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EN: twice bigger / twice as big

Discussion in 'French and English Grammar / Grammaire française et anglaise' started by b.abybloom, Dec 17, 2007.

  1. b.abybloom New Member

    LILLE
    FRANCE FRENCH
    Is the following sentence incorrect ?
    " He was twice taller than his father"

    I have always thought that the only way of saying that was
    "He was twice as tall as his father"

    Or are both correct?

    Thanks for helping

    Bloom
     
  2. smurf25 Junior Member

    England, English
    I would say 'he was twice as tall as his father'
     
  3. Arcaani New Member

    Slependen, Bærum, Norway
    Norway - Norwegian/English
    I agree with smurf25, but as for the thread title, I would say "twice as large". I believe you have to use the "template" "<number> (i.e. twice, thrice, four times, a thousand times, etc) as <adjective in absolute form> (absolute being the "non-comparative" form of an adjective, for instance large, tall, small, thin, green, rich, etc...)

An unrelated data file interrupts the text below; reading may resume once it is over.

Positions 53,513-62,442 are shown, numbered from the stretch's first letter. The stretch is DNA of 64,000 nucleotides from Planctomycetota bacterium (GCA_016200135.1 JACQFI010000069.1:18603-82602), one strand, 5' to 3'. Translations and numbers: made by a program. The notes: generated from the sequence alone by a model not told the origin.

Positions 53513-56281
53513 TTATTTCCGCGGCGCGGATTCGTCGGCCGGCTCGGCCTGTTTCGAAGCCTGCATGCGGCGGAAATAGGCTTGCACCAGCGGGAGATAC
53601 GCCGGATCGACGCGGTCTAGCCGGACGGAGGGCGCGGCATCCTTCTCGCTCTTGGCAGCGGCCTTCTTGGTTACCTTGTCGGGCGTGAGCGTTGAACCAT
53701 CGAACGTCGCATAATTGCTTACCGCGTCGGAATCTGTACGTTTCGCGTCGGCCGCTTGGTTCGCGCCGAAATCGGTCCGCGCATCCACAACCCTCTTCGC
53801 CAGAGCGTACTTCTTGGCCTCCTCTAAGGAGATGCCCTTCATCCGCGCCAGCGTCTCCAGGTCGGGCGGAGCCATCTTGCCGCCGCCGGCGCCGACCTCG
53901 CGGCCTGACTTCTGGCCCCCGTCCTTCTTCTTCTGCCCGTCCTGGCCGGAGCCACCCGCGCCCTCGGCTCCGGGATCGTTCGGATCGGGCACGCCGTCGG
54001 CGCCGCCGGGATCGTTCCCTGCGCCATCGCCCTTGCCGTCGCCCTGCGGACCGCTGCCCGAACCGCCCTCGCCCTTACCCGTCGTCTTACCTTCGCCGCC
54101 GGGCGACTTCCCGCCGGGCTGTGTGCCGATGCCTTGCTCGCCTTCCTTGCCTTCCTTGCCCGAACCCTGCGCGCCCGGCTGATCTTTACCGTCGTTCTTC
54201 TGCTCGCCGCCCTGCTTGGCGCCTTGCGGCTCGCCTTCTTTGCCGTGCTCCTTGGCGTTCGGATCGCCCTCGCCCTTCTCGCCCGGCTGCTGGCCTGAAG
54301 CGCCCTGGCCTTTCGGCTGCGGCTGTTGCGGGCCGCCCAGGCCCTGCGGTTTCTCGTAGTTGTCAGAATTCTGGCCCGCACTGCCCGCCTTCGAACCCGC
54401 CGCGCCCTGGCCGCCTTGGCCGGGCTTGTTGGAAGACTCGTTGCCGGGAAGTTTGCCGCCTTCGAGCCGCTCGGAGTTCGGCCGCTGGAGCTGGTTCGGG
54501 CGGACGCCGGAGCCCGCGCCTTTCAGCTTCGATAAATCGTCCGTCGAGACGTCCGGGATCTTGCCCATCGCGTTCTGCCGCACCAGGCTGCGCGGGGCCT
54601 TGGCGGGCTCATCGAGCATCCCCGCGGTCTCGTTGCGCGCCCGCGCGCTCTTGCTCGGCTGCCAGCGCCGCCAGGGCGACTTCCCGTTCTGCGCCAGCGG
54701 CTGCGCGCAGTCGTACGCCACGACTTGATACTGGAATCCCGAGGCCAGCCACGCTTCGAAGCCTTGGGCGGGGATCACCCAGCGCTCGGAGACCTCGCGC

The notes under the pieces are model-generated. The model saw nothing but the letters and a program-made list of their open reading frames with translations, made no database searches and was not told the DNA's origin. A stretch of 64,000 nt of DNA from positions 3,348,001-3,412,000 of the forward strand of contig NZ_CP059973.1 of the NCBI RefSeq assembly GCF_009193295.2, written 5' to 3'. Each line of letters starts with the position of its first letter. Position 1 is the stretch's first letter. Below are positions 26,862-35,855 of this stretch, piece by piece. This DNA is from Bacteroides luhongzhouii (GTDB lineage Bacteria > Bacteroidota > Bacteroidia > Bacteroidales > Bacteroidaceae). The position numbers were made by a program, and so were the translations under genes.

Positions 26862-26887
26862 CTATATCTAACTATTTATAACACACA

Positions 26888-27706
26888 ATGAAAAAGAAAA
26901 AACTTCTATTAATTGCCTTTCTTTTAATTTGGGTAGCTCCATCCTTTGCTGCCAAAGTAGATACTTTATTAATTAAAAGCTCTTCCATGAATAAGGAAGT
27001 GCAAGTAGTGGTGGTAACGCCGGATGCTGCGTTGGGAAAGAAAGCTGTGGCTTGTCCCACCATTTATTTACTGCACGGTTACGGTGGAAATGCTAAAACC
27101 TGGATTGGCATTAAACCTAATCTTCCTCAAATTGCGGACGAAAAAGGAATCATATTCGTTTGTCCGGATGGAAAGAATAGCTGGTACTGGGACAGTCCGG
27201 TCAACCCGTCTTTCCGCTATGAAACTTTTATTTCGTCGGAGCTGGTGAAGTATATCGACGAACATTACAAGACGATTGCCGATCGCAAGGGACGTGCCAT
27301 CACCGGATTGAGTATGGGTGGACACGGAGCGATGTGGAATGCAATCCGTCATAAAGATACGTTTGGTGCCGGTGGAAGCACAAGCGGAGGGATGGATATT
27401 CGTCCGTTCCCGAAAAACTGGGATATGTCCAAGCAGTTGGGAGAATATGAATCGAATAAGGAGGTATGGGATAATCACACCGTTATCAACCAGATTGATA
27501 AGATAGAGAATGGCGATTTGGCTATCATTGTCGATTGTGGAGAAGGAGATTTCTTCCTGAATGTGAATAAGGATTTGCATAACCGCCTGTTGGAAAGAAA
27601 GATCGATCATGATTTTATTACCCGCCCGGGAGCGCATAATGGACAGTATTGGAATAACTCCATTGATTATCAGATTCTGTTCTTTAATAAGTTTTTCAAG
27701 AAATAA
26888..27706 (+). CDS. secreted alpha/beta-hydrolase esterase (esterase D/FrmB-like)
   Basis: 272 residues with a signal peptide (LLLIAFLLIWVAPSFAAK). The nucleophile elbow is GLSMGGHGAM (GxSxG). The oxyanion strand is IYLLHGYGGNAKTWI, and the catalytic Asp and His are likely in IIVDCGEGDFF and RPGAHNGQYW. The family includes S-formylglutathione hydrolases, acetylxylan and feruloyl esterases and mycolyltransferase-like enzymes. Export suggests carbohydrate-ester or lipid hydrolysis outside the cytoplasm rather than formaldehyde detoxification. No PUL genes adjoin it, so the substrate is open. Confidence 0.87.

4. Arcaani New Member

    Slependen, Bærum, Norway
    Norway - Norwegian/English
    So.... Twice as large. Four times as fat. Seventeen times as far.
     
  5. samavecelan New Member

    U.S. English
    But you could say twice bigger, I'm pretty sure, it just sounds...like something you're more likely to see in a poem or other piece of literature than hear someone saying in real life. Stick with twice as big, it sounds much better, more natural.
     
  6. b.abybloom New Member

    LILLE
    FRANCE FRENCH
    Thanks for answering guys.
    My intuition was right but I couldn't find anything about it in grammar books. I had taught it to my pupils but a very helpful colleague contradicted me in my back, which of I appreciated.

    thanks again.

    Bloom
     
  7. b.abybloom New Member

    LILLE
    FRANCE FRENCH
    Sticking with the same subject, can you say twice less big than?
     
  8. djweaverbeaver Senior Member

    English Atlanta, GA USA
    Hello, B.abybloom,

    I agree with what has already been mentioned. I'm not sure if this was by accident or not, but I would change a few things in last sentence of your post.
    "I had taught it to my pupils but a very helpful colleague contradicted me behind my back, which I didn't appreciate."
    Hope this helps.
     
  9. Maître Capello

    Maître Capello Mod et ratures

    Suisse romande
    French – Switzerland
    That sounds really odd to me… Why not simply twice as small as?